What defines Virginia’s low- and middle-income residents is at the heart of a heated debate about taxes.
Democrats and Gov. Ralph Northam want to adjust tax policy to benefit what they’ve called low-income Virginians while Republicans want to focus on tax relief for the middle class.
But based on income data, both plans would benefit the state’s wide-ranging middle class.
Northam, a Democrat, lasered in on people making less than $55,000 a year — lower-income Virginians, he’s called them — while Republicans have focused on what they call the middle class: people like a couple that makes $110,000 to $130,000 a year, leaders have said.
However, according to available data on what Virginia’s middle class looks like, Northam’s plan is not just a fix for people with low incomes, it also affects members of the middle class in most parts of the state.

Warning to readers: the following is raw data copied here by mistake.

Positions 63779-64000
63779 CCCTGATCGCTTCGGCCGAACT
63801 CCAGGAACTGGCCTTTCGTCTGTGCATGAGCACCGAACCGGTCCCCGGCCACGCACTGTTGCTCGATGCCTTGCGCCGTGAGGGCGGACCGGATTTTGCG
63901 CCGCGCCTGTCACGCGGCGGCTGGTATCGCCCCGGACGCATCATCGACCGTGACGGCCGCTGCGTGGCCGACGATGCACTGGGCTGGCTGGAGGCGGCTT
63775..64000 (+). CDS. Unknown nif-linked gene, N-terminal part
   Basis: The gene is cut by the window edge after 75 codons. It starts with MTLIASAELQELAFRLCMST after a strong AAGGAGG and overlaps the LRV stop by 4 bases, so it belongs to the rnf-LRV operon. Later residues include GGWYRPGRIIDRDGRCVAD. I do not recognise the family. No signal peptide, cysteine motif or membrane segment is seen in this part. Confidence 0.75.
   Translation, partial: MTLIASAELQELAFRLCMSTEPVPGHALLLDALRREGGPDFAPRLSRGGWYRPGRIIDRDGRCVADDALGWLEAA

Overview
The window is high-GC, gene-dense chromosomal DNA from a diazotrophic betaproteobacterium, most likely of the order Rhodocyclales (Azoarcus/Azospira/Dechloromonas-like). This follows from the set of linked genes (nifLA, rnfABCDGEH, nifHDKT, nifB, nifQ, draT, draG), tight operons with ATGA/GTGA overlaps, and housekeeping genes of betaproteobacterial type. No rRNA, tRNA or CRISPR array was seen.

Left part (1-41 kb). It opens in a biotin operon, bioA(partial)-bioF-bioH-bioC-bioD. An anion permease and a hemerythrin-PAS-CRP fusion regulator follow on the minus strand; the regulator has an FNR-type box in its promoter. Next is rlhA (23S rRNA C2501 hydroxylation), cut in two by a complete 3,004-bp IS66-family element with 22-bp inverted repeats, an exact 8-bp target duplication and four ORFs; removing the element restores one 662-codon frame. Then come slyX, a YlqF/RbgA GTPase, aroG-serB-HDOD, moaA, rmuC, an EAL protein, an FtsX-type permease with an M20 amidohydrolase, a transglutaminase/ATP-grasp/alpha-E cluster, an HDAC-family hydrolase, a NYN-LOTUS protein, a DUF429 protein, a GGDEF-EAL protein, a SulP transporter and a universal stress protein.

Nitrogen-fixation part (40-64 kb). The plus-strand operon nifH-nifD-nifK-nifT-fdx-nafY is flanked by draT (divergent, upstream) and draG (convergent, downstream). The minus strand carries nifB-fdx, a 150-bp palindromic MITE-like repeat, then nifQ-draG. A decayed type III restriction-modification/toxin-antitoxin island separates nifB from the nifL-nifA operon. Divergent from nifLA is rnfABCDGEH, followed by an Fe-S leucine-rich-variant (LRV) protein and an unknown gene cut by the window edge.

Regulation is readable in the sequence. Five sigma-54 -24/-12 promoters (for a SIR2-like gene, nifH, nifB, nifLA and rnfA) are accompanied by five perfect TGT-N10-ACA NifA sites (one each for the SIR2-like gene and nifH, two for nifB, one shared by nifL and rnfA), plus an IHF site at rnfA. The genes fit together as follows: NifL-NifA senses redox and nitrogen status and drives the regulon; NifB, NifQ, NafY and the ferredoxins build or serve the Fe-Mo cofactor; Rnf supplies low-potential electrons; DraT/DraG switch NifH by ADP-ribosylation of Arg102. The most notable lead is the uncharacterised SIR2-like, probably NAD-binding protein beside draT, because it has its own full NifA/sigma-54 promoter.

And despite criticism Republicans have received for presenting a plan that would only benefit high-earners, parts of their plan would benefit the same low-income earners Northam wants to help.
The administration’s plan doesn’t seem to have a way forward since House Republicans have advanced their own legislation and the Senate has an entirely separate plan moving through its chamber that will give tax relief to people of all income levels, Sen. Tommy Norment, R-James City, said recently.
There is no single official way to define the middle class, said Kathryn Piper Crespin, a policy analyst at the University of Virginia Weldon Cooper Center for Public Service. The center makes population estimates that are used in official state reports.
The Virginia Mercury is a new, nonpartisan, nonprofit news organization covering Virginia government and policy.